How would Richard Dawkins improve a squirrel’s tail?
|May 25, 2012||Posted by News under Darwinism, Genetics, Intelligent Design, News|
”Genes that happen to cause slight improvements in squirrel eyes or tails or behaviour patterns are passed on because individual squirrels bearing those improving genes survive at the expense of individuals lacking them. To say that genes improve the survival of groups of squirrels is a mighty stretch.”
And Shormann asks, in response,
I wonder if he could describe what a “slight improvement” in a squirrel’s tail would look like. Longer? Shorter? Fluffier? Less Fluffy? Maybe he will write a paper on the “evolution of the fluffy tail gene in squirrels.”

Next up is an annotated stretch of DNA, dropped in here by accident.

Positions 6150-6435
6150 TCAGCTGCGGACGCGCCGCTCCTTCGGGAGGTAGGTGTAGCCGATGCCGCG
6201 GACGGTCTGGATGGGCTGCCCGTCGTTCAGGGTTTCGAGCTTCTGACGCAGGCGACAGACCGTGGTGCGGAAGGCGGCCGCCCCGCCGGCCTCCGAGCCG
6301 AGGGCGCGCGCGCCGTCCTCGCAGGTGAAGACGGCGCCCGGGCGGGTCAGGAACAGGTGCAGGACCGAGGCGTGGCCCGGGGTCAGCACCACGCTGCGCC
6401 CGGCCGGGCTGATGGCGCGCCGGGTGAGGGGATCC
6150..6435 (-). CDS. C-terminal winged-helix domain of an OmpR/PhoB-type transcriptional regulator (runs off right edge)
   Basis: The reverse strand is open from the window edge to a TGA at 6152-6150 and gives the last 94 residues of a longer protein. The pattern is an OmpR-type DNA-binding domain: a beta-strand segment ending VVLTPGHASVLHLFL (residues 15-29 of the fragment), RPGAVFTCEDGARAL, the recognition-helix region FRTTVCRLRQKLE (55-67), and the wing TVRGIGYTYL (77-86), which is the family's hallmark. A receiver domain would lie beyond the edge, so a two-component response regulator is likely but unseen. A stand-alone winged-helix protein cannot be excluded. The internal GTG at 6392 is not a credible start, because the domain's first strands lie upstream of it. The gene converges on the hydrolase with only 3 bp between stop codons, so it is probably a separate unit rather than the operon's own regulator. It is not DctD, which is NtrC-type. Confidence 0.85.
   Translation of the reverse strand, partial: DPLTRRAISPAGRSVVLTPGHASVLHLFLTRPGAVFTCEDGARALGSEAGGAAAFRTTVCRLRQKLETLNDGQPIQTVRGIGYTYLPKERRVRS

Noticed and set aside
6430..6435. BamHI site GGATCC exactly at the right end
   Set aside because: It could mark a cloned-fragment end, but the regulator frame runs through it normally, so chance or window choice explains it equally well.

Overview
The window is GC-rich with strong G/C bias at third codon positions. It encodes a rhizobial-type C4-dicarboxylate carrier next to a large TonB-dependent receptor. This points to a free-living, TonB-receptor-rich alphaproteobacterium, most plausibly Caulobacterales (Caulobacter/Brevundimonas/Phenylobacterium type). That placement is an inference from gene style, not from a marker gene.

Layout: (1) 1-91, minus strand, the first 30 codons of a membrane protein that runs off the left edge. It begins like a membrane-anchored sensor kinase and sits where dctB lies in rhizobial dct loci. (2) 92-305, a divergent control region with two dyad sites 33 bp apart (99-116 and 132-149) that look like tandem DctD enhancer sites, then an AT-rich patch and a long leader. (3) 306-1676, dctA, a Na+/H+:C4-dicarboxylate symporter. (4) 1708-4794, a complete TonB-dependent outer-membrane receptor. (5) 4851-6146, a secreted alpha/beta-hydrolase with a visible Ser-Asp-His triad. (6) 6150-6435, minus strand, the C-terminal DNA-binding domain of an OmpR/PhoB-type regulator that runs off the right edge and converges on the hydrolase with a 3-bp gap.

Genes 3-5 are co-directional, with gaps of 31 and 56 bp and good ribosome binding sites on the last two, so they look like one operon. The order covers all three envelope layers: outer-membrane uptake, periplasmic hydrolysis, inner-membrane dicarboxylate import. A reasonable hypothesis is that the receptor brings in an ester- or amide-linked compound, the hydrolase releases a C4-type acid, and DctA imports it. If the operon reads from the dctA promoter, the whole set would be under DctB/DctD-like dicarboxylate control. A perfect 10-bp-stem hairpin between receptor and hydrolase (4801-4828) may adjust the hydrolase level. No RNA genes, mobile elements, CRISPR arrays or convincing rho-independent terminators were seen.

Those of us who live in zones where gray squirrels are a serious foe of gardens hope that Dawkins will refrain from offering any improvements whatever. Many residents of such regions would be far more interested in science developing a selfish gene (or meme) that causes most squirrels to chitter off into the trackless wilderness and teach all their offspring to do the same. There will still be plenty enough squirrels for the tourists. (Because lots of squirrels won’t get the message anyway.)